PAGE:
National leader John Key has admitted he should have disclosed the full extent of his Tranz Rail shareholding earlier, but has denied using his parliamentary position for personal profit.
Mr Key today fronted media on the issue on his way to National's weekly caucus meeting after Finance Minister Michael Cullen yesterday accused him of lying about his shares.
Mr Key failed to disclose his shareholding, which Labour says amounted to a conflict of interest, when he was National's associate transport spokesman in 2002 and 2003.
That was because he asked parliamentary questions about the Government's planned buyback of the country's rail tracks while holding the shares.
In an interview on One News last night, he first said the most shares he ever held was 50,000 and then quickly changed that to 100,000.
Mr Key today said he did not know about the additional shares when he answered questions in July, but found out later on and should have disclosed it.
"I'm prepared to accept and I fully accept that ... when I found out later on that there was a bigger shareholding even though the story had politically passed in the media, I should have come back and said that."
He said the number of shares varied at different times and were managed by a broker who had authority to act without referring back to the trust.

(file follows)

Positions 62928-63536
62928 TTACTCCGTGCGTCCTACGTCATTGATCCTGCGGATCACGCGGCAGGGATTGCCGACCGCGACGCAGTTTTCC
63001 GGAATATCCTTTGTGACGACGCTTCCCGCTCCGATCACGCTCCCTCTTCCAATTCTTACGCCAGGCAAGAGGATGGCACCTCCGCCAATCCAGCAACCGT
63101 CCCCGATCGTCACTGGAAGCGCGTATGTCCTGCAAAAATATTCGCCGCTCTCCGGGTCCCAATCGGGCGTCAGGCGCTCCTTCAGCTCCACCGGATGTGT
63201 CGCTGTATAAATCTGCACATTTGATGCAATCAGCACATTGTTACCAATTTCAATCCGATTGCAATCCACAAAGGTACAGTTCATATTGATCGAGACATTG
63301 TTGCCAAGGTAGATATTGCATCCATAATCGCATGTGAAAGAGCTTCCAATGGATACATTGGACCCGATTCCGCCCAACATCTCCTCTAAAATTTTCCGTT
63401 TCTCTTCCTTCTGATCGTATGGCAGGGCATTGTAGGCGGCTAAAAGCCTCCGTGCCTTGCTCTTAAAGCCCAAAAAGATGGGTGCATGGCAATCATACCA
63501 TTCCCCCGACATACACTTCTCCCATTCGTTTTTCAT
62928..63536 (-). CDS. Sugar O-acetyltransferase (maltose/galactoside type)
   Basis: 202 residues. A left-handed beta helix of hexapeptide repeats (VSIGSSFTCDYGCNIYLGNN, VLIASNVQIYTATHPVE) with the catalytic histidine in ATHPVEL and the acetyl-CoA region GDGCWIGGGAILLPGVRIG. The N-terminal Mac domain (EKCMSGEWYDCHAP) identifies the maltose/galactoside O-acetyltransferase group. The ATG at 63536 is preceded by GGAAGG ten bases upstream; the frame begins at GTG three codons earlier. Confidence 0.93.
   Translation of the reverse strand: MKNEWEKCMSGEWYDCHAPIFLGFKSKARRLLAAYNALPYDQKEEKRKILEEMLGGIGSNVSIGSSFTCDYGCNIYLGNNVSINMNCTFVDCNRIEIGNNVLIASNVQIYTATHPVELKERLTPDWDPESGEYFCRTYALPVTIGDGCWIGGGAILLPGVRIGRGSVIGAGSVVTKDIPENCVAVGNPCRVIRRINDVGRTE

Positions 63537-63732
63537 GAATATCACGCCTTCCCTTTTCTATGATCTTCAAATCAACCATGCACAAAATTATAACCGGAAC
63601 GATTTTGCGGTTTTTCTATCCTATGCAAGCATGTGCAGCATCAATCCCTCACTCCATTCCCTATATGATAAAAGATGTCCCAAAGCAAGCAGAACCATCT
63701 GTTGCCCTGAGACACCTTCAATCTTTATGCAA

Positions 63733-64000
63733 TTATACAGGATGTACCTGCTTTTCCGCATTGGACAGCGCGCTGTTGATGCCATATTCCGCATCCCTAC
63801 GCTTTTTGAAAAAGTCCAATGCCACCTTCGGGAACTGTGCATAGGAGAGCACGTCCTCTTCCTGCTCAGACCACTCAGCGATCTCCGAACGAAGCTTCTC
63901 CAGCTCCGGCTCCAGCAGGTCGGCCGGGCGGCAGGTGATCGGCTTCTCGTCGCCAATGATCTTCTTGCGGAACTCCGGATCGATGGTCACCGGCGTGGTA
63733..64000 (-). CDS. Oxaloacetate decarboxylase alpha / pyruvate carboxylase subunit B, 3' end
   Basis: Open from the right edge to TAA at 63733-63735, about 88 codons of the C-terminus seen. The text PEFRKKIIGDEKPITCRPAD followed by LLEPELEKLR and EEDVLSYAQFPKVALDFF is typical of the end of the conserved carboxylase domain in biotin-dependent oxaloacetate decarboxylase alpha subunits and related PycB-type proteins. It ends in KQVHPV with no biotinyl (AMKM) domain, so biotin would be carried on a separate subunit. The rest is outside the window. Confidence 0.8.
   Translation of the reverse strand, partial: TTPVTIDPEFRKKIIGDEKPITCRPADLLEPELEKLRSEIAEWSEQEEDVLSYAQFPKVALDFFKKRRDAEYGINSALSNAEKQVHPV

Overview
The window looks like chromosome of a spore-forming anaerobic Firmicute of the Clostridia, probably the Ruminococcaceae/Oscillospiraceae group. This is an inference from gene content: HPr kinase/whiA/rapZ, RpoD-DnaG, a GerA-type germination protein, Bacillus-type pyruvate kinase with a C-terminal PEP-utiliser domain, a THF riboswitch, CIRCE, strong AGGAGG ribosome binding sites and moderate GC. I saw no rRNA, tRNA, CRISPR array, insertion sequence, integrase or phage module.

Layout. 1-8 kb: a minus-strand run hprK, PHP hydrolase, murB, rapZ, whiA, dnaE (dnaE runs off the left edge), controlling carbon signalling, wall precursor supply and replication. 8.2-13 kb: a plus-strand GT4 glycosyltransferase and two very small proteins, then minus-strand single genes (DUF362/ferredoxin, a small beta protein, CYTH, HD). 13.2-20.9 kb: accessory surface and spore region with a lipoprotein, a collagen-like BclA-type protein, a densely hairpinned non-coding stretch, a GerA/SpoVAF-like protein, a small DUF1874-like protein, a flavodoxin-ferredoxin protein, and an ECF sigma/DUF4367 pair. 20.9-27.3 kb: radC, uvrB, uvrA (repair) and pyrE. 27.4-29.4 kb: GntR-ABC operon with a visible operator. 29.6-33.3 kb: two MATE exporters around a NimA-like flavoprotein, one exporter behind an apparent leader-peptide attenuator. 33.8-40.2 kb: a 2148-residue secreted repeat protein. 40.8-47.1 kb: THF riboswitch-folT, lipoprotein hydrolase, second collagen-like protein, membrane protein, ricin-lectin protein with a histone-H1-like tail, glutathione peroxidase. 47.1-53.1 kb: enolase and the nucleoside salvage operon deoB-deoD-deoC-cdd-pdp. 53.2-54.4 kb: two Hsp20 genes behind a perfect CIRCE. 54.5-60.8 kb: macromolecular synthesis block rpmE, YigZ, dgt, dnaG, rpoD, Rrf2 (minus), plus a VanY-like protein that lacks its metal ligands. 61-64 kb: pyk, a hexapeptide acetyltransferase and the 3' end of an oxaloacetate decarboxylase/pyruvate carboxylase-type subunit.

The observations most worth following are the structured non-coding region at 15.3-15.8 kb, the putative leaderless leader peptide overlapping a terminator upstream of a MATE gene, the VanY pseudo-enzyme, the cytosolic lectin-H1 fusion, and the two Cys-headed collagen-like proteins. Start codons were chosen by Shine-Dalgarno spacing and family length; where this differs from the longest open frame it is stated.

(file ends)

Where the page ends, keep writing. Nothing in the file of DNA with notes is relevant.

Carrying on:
He said all the shares were owned by the trust and information on the share register that he had personally bought 50,000 shares was incorrect.
He said he did not personally gain from the shares and when rail started becoming a hot political issue he sold them at a loss.
Labour has tried to paint Mr Key as a hypocrite for criticising New Zealand First leader Winston Peters, when he himself failed to disclose a pecuniary interest.
But Mr Key rejected that. He said his share information was on the public share register, there was no Register of Pecuniary Interests for MPs until 2005, and whether he owned 30,000 or 100,000 shares was irrelevant to conflict of interest questions.
Questioned on the issue before he was aware the information had been released yesterday, Mr Key told One News his shareholding ranged between 25,000 and 50,000 shares up until June 2003.
It wasn't until pressed on the issue he admitted there were more shares.
"Actually maybe 100,000 from memory, sometimes 50,000, sometimes 100,000, yep," he said.
"Yeah, sorry, there was 100,000 in total."
Today Mr Key said his initial reaction to the question was a "genuine mistake", but New Zealanders could still trust him.
"I'm a person who operates in an open way. If I've made a mistake I'll front up and say I've made mistake."
Mr Key said he had acted in 2003 to get rid of all his shares.
Dr Cullen said Mr Key's failure to declare his shareholding to Parliament was unethical and his failure to accurately disclose the number of shares he owned showed he couldn't be trusted.
Mr Key said Dr Cullen's comments were the start of a "desperate smear campaign" against him.
He said Labour had sat on the issue and only wheeled it out yesterday to distract from the privileges report which found Mr Peters in contempt of Parliament.